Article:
My anatomy study goes in cycles. During term time I am busy with the ATP programme and the Post Graduate Diploma, during the summer I can catch up on the other related courses that I am doing in the background. I tread a path between the Western medical interpretation of anatomy and other subjects where the detail is not so great, some might say accurate.
This is how I find myself writing a piece for my sports massage course on releasing tension in the neck and upper back and having to relate to acupressure points LI4 and LI11. At this point I need to reflect on how westernised my anatomy learning is. I’m very much a ‘need to see it’ sort of person. If I can see that that blood vessel connects those two points then I can accept it. Once we get into meridians and invisible lines of energy flow I begin to get very sceptical and have problems retaining the ideas – fundamentally probably because I don’t believe them.
Now Eastern medicine has been around a lot longer than Western medicine and there must be something in it or it would have disappeared by now. I struggle with believing in something I cant see, which is essentially faith. Did you cure me because of the pressure on the meridians or did you cure me because I believed you were going to? Very hard to differentiate and I would love to see the scientific paper that distinguishes between the two.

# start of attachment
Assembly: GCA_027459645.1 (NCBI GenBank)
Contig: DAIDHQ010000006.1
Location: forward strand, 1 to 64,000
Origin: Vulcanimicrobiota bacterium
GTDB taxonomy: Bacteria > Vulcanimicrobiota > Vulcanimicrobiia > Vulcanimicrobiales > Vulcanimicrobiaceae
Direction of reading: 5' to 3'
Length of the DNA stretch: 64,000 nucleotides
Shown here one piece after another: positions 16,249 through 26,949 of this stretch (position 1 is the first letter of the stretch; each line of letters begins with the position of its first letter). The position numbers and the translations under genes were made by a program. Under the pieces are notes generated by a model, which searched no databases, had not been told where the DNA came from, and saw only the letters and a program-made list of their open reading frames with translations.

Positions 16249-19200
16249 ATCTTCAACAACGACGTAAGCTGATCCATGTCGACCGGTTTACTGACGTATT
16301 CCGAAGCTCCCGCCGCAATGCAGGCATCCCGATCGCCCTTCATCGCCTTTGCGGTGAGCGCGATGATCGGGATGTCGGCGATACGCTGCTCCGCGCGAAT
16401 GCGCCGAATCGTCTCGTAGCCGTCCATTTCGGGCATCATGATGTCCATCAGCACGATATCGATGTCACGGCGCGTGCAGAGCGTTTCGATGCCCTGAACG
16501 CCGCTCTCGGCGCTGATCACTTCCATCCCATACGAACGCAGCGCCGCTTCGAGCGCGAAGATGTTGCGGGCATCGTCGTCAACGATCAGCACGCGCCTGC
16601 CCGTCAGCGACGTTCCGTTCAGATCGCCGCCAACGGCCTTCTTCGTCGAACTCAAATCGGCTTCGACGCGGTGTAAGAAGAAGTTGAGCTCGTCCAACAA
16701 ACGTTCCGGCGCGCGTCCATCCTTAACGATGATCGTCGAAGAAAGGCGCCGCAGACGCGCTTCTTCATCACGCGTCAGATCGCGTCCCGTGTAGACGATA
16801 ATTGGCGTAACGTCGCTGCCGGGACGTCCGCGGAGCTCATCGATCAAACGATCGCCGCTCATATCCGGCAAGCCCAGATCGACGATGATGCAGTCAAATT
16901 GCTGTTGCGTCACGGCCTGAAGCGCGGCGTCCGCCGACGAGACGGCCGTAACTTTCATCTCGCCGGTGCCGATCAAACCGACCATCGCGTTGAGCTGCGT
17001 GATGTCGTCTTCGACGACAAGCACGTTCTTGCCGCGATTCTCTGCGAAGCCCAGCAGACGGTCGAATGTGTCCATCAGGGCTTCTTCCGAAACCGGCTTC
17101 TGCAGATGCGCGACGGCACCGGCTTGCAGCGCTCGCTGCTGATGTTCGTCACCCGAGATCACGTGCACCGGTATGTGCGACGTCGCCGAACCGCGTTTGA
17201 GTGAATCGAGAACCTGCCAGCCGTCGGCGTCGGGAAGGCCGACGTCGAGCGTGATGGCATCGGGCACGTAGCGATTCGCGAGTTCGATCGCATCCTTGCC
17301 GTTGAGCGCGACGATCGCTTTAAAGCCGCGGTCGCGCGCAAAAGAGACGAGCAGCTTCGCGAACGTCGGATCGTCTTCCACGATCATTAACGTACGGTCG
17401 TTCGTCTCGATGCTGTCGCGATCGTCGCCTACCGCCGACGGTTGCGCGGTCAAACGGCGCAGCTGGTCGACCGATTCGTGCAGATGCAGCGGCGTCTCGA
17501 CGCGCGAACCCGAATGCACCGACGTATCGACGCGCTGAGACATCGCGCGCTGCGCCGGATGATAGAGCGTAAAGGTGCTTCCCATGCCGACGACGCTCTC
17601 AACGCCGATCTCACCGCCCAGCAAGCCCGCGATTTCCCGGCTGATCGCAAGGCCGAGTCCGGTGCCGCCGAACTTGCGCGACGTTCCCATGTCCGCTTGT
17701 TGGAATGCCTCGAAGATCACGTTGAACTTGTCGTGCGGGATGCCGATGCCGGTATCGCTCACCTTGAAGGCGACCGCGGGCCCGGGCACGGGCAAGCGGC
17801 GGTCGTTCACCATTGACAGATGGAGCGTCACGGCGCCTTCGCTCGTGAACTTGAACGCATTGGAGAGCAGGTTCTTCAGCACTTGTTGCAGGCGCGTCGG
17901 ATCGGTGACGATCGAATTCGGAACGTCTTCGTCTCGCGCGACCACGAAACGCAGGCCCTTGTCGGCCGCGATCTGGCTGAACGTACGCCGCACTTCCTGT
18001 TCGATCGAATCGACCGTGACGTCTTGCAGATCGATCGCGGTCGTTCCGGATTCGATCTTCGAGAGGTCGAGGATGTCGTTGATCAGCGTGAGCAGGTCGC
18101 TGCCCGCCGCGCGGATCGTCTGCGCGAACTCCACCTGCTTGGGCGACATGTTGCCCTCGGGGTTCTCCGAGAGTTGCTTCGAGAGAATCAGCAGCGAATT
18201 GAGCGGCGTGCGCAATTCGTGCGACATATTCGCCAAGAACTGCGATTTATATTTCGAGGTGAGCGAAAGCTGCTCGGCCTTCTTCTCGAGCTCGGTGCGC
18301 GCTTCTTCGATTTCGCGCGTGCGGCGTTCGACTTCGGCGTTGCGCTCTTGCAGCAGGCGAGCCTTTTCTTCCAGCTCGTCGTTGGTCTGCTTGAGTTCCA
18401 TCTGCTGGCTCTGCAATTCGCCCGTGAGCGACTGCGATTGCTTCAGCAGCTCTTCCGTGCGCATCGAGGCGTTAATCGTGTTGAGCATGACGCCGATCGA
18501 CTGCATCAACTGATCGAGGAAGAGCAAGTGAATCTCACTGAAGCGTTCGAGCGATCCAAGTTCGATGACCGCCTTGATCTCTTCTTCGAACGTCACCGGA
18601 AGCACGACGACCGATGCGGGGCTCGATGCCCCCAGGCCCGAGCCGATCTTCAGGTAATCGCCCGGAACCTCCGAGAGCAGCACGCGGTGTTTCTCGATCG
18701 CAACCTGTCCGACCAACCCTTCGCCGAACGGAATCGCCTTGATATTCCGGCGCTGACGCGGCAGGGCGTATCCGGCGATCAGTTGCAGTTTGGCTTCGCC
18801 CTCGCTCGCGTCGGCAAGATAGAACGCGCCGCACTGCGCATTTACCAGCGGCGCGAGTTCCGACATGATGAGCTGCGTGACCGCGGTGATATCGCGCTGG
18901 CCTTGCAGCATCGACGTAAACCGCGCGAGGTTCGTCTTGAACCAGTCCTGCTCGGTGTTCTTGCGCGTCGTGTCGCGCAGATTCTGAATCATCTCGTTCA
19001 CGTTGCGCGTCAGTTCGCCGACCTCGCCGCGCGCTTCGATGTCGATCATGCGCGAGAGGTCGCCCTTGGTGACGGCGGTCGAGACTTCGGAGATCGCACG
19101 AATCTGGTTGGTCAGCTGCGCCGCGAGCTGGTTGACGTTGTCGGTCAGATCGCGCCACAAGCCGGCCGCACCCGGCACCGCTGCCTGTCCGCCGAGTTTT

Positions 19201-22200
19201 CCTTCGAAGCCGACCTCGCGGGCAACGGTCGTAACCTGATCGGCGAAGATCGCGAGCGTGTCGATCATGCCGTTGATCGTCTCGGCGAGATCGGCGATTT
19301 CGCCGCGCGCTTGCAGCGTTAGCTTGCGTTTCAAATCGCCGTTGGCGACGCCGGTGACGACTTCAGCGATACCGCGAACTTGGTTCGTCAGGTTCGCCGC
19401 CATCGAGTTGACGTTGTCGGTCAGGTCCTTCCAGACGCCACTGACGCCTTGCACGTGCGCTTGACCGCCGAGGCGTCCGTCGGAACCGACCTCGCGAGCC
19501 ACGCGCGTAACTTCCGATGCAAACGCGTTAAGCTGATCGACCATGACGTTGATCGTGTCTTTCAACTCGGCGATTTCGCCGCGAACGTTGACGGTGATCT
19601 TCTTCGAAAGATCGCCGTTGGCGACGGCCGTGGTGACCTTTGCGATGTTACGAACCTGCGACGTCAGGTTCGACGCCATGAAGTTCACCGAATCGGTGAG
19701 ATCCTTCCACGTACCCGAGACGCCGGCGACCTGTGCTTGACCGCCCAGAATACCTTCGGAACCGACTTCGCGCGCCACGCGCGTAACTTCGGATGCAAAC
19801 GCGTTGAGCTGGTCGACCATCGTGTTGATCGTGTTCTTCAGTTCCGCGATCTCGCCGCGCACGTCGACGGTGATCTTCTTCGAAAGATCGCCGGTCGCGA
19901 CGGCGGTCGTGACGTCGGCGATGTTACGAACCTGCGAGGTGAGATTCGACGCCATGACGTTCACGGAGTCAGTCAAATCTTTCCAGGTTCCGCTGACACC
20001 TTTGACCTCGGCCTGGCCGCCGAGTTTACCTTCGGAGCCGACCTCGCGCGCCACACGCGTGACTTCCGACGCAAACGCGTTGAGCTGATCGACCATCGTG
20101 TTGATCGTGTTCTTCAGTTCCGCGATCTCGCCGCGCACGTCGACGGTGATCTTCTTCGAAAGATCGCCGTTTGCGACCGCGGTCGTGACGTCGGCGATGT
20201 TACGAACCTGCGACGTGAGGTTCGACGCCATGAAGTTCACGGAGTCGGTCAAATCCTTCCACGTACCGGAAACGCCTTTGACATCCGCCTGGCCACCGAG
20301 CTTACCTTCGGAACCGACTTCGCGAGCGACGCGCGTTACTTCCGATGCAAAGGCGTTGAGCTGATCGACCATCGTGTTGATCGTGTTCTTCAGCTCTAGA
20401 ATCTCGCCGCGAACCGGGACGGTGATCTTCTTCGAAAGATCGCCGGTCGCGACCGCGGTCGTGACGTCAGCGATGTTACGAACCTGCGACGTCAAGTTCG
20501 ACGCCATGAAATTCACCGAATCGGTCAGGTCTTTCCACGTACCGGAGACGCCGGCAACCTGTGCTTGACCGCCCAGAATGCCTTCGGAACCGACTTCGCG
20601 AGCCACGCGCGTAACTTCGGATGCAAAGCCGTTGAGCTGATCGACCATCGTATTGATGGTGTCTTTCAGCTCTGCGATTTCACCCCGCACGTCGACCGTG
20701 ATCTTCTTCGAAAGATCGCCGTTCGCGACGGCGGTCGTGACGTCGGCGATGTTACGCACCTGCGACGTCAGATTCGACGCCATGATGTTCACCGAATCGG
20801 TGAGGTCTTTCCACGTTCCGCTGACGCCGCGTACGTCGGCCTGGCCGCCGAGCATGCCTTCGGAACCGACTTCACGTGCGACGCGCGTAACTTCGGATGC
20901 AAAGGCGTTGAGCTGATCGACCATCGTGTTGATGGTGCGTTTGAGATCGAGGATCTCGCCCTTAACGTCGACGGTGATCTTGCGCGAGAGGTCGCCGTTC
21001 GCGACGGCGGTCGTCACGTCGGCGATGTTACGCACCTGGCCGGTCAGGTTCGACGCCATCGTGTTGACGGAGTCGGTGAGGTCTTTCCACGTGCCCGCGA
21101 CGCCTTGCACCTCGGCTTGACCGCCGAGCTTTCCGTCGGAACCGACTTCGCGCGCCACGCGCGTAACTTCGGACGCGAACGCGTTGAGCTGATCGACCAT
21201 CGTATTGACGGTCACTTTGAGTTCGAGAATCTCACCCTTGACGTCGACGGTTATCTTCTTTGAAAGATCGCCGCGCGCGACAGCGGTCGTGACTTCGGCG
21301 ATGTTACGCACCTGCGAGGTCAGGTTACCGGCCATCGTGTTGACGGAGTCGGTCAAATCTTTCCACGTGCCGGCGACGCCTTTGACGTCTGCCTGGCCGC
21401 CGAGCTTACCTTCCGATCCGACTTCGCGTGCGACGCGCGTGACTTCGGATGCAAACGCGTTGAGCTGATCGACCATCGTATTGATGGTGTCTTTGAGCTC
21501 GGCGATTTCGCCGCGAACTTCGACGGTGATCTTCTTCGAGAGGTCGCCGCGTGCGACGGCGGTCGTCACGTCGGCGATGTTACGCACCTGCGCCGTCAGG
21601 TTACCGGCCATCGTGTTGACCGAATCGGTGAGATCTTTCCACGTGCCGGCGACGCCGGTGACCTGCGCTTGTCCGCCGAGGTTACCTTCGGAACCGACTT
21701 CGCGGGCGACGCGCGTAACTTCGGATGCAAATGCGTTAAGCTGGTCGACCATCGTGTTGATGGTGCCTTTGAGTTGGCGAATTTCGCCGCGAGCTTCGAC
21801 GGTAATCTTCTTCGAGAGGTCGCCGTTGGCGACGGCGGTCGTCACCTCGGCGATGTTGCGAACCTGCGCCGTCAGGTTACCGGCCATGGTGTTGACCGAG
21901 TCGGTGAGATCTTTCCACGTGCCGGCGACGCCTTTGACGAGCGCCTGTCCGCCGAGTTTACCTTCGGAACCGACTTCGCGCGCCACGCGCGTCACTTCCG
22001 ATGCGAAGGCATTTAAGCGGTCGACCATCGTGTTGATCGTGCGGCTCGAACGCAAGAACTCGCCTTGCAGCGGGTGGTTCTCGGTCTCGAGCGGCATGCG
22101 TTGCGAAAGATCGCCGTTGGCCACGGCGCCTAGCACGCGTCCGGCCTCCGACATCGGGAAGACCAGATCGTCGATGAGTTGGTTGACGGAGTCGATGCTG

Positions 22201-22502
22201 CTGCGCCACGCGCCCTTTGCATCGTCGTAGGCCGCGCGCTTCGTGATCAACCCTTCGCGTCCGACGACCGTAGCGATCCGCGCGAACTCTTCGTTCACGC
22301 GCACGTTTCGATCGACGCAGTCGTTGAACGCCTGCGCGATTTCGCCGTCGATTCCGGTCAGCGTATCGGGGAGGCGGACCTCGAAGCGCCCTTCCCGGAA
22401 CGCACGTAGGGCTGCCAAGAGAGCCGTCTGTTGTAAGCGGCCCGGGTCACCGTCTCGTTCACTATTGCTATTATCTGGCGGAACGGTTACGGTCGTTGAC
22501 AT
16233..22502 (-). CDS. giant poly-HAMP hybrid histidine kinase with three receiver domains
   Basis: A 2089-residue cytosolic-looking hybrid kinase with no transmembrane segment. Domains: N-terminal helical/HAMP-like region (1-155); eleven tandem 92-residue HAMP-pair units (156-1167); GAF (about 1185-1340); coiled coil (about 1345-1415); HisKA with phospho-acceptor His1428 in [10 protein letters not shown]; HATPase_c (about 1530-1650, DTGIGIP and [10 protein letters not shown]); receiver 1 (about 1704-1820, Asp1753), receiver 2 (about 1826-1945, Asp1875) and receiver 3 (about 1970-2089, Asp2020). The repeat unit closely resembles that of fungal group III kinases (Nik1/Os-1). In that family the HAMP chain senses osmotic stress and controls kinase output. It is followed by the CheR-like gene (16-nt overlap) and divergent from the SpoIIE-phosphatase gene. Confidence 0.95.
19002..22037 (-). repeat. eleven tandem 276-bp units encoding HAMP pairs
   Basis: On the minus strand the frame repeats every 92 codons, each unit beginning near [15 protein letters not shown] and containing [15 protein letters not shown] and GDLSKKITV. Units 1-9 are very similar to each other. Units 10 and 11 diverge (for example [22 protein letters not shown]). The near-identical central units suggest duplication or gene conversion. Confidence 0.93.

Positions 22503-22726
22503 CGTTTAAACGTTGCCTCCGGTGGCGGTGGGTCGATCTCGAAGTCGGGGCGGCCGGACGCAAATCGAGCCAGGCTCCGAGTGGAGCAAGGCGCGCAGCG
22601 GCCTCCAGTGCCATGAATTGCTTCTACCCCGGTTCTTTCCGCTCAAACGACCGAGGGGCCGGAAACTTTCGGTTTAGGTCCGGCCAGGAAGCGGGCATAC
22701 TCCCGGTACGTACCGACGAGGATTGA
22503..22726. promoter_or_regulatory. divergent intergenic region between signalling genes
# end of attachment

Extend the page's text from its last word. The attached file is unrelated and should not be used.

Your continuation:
However, I’ve produced a paper that explains how the neck tension is dissipated. I’ve researched the concept and I can see in the learning objectives what it is that I am meant to be able to understand and I have produced a high merit level paper on it. Does that make me a fraud? As the teacher you would look at that paper and think ‘job done’. That student has taken on a complete understanding of how that works, but I haven’t. I am a complete imposter.
Or am I?
I know how it’s meant to work. Is that fact that I don’t really believe it an issue? is there a difference between superficial learning and just not really believing what you learn. If I don’t believe it then have I not understood the argument put forward for it. Is it just because I can’t see it that I struggle?
This brings me nicely around to my upcoming ATP year where I am studying neuroscience. Look at the brain and it’s impossible to differentiate some of the things I’m being asked to learn about. You can’t see them, you have to believe that they are there and there are some things we just don’t know about.
Will I struggle with being able to retain facts about things I can’t see?